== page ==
Date of publication: 2017-07-08 23:06
I would like to request that you provide me references to good-quality research papers or other evidence to support the following statements you made in the paper:
Thanks for the link and questions, Tim -
I discuss the specific paper you referenced because it is one of the two recent sources for the claim that drinking distilled water is harmful to the ordinary person. The other article is Early Death Comes With Regular Drinking Of Distilled Water by Zoltan P. Rona that I address in a letter I sent him asking for evidence to support his claim (with no reply yet).
As described in Johnson's (Gastrointestinal Physiology), coupled water and sodium transport involves a specialized mechanism that pumps sodium into the lateral spaces, resulting in relatively high osmotic pressure in that region. Water then enters the lateral space from the cell (transcellular flux) and � perhaps � the lumen (paracellular flux), reducing the osmotic pressure but increasing the hydrostatic pressure. Fluid is then forced out of the lateral space into the interstitial space. The net effect is that isotonic fluid is transported from the lumen into the extracellular fluid. This hypothesis of fluid absorption is illustrated in Figure 67-5, on page 687 of the Johnson resource.
If, however, your water contains contaminants, like nitrates or heavy metals that are not removed by a specific filtration system, then reverse osmosis and distillation treatment methods are a good options (often the most economical option) for producing clean, safe water for drinking and cooking.
It is interesting that those who promote the idea that water without mineral ions is bad are often the groups that sell filters which do not remove beneficial minerals like calcium, magnesium, phosphorus, etc. from the water.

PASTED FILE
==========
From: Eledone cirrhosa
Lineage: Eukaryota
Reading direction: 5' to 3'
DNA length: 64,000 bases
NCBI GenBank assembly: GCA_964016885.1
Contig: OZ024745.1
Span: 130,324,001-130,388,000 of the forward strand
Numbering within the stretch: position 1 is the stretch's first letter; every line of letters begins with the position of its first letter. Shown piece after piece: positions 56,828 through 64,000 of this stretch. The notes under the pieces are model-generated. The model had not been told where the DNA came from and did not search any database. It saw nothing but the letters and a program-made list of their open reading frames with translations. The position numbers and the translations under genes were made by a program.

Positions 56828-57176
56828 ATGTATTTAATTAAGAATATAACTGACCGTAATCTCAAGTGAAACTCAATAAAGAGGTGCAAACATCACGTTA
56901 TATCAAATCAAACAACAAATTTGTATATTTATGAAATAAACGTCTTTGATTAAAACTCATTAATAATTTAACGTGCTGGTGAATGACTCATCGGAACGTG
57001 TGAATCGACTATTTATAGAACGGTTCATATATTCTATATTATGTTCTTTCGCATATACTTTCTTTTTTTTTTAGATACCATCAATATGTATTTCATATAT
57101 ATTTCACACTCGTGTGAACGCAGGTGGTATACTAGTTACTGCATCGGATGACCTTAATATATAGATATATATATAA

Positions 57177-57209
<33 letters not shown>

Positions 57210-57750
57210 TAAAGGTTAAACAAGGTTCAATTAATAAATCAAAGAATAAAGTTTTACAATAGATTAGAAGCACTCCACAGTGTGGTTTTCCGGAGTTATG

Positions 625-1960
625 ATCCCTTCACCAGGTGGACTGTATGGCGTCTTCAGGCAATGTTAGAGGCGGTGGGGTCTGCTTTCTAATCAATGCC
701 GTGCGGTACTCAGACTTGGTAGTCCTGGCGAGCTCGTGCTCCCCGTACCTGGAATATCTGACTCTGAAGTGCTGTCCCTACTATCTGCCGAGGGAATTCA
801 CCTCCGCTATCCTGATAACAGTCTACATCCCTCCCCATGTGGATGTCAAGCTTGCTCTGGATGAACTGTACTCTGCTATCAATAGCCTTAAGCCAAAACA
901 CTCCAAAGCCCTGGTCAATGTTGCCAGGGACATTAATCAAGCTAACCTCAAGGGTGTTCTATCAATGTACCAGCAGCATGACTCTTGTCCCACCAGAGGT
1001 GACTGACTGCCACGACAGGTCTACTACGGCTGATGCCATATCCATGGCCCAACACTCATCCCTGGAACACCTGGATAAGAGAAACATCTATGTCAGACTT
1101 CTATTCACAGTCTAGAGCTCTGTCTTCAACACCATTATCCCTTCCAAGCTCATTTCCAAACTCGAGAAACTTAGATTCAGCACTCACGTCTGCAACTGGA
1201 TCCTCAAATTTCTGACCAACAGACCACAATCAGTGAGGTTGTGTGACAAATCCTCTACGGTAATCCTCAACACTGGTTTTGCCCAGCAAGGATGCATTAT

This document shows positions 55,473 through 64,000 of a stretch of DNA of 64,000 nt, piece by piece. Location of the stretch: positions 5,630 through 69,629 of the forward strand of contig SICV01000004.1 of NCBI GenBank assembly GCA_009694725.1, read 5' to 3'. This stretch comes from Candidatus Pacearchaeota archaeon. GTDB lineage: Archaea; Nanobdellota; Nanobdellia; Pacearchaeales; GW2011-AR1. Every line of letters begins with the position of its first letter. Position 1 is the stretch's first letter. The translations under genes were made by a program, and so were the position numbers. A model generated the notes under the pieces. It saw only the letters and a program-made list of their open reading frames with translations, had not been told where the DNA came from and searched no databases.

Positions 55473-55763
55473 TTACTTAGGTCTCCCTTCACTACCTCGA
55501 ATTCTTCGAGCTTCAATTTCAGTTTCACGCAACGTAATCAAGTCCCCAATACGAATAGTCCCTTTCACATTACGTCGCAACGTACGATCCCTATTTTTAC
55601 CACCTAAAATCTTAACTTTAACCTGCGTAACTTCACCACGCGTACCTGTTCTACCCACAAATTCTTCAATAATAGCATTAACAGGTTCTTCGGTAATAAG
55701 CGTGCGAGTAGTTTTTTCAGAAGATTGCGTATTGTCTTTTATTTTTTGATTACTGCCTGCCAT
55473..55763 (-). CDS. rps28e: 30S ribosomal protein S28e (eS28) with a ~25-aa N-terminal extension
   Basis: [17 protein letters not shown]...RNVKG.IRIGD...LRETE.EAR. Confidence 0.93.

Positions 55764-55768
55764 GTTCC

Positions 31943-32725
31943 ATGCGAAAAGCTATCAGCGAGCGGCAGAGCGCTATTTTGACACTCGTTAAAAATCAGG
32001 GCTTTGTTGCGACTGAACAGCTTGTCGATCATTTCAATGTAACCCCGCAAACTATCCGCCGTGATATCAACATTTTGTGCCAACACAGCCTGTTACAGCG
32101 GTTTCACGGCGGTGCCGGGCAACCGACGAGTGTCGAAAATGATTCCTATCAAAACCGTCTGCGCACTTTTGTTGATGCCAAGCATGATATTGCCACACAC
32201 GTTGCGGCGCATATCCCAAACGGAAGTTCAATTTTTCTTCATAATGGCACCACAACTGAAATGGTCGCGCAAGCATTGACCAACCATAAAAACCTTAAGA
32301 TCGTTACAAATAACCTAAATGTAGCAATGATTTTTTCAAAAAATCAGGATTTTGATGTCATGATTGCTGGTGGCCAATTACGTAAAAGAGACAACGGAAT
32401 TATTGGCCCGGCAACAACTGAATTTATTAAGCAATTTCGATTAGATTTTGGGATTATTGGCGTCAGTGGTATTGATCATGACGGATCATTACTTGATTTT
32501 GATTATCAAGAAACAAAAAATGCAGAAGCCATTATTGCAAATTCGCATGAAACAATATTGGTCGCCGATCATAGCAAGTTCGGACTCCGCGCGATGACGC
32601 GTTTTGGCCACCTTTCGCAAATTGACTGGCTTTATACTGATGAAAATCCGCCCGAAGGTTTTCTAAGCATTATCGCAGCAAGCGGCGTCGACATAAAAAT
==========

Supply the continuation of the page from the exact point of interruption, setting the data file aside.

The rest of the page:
Studies on the potential health benefit from drinking hard water. Again, the few studies that report a positive health effect of drinking hard water don't demonstrate that drinking distilled water is bad, only that everyone needs to eat or drink sufficient calcium and magnesium every day from any source.
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7) Practically zero calcium and magnesium intake.
This section and the next talk about the epidemiological studies that seem to show populations drinking soft water tend to have more health issues, particularly heart problems, than those that drink hard water. As I mentioned above, soft water is not distilled water, and although the observation seems to be fairly repeatable (although many studies have not seen this difference), the cause seems to be extremely elusive. These studies certainly do not prove that distilled water is harmful if the diet supplies sufficient mineral nutrients - or if supplements are taken.
** From my understanding of how digestion, food/water absorption, and the process of drinking demineralized water must work, however, I am very skeptical about the possibility that drinking demineralized water has any major negative impact on the human body (or positive impact either). Consider:
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Those who claim that demineralized water is beneficial ( and actually better than drinking water that contains minerals ) are � no surprise � often the ones who sell systems that remove minerals (typically distillation and reverse osmosis).
The other primary source of the Distilled Water is Harmful myth is chapter 67 of a report, Nutrients in drinking water , published by the World Health Organization (WHO). A rebuttal to the article to an earlier WHO study that reached similar conclusions was published by the Canadian Water Quality Association, and I discuss some other aspects of the paper here.